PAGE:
IMAGE, IDENTITY, EMPATHY
Pain: an inevitable part of the human condition. We know pain because we have all felt pain. We automatically understand the character and magnitude of the pain that affects our own bodies, hearts, and minds, yet the pain of others is an entirely different phenomenon. Because we often view the self as a discrete, bounded entity fundamentally separate from the “other,” it can be incredibly difficult to conceive of pain that lies outside of ourselves. However, images have the potential to cross this chasm.
In my thesis, Image, Identity, Empathy, I investigate the connections that exist—and those that could come to exist—among human suffering, images (both still and moving), empathy, performance, and viewership. How is pain represented visually? What does it mean to capture an image of pain, and furthermore, to gaze upon it? How does the spatiotemporal gap between image and viewer affect the potential for empathy? Under what conditions are we able to unite the pain we see with our own experience? Is the viewer rendered a voyeur? A victim? Can the act of looking serve a purpose?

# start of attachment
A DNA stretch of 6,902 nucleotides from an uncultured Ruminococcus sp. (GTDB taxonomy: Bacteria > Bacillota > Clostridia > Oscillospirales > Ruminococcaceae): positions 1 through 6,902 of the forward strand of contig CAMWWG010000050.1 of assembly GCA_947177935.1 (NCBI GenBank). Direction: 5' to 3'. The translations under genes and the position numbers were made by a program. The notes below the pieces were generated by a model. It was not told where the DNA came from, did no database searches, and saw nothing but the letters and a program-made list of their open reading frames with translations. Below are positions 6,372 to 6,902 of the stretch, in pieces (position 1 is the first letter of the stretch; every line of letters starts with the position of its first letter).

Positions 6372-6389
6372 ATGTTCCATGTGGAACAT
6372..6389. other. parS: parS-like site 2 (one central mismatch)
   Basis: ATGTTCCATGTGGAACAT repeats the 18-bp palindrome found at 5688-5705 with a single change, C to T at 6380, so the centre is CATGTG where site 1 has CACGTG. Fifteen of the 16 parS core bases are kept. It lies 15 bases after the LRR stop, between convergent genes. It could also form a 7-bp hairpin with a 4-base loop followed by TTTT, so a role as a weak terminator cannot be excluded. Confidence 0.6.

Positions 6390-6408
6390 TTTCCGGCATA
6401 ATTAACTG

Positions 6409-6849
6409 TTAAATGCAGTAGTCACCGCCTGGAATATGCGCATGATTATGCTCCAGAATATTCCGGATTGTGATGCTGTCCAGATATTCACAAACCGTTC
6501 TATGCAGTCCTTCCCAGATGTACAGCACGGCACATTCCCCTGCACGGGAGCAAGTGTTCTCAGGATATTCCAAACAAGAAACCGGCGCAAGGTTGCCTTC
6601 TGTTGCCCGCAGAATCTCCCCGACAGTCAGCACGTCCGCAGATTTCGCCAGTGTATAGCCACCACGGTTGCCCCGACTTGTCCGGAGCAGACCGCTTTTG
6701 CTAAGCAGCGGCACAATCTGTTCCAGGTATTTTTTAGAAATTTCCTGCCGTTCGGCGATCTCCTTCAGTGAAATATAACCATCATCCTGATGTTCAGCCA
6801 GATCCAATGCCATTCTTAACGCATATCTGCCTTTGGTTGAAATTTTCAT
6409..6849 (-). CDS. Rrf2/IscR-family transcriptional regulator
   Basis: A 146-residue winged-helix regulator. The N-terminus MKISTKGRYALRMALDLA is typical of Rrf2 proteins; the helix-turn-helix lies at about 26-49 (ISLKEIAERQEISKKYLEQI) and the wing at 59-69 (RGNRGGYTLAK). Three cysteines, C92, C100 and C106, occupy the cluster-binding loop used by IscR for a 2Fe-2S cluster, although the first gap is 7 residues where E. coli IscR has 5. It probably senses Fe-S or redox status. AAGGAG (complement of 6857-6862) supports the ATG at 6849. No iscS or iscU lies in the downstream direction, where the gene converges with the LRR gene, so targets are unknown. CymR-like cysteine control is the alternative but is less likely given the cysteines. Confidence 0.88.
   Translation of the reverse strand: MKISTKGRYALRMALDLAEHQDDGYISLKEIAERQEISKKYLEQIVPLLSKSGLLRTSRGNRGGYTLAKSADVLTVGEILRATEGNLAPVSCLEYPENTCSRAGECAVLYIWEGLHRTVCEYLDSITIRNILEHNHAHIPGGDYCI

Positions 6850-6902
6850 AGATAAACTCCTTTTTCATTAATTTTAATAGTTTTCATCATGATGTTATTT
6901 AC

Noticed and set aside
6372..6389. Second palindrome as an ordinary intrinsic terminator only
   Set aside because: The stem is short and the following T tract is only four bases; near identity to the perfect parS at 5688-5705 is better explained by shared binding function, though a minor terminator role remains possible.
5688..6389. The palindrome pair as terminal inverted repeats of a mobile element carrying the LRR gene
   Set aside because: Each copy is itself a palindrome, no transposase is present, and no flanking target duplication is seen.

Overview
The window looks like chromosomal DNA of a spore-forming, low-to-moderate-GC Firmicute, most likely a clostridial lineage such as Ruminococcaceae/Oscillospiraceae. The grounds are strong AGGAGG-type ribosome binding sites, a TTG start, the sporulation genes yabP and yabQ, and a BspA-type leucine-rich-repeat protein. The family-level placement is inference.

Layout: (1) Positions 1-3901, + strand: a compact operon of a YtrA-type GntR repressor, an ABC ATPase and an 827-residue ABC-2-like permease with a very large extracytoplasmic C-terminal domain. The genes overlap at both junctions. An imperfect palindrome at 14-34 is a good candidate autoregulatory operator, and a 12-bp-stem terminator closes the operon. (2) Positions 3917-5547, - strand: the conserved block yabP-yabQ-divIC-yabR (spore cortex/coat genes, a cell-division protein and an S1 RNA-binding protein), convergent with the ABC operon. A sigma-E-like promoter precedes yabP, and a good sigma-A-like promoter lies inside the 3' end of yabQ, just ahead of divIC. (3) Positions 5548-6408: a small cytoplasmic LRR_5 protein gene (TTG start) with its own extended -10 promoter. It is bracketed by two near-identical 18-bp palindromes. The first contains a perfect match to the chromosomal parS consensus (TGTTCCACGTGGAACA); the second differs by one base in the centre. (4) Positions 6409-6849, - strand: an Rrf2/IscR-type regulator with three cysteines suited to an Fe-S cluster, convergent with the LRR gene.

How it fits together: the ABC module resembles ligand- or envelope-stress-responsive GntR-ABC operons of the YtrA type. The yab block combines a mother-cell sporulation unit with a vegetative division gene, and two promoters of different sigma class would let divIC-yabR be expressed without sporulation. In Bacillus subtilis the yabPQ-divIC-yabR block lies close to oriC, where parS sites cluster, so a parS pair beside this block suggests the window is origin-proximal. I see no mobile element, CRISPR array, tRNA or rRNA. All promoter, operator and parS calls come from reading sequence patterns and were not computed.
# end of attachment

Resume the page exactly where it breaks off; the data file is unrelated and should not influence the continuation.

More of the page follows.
Perhaps such images can serve to not only to bridge the chasm, but also to challenge the assumption that the self is so fundamentally different from the “other.” Perhaps they can lead to increased humanity through common feeling.
Re: Utopia is a piece created in response to my research into pain, embodiment, images, and conditions of viewership. It seeks to probe viewers’ understandings of pain by inviting them to question their own responses to images that express pain for pain’s sake.
Sector C: Art Practice & Technology
Advisers: Jamie Diamond (FNAR) | Christine Poggi (ARTH) | Orkan Telhan (FNAR)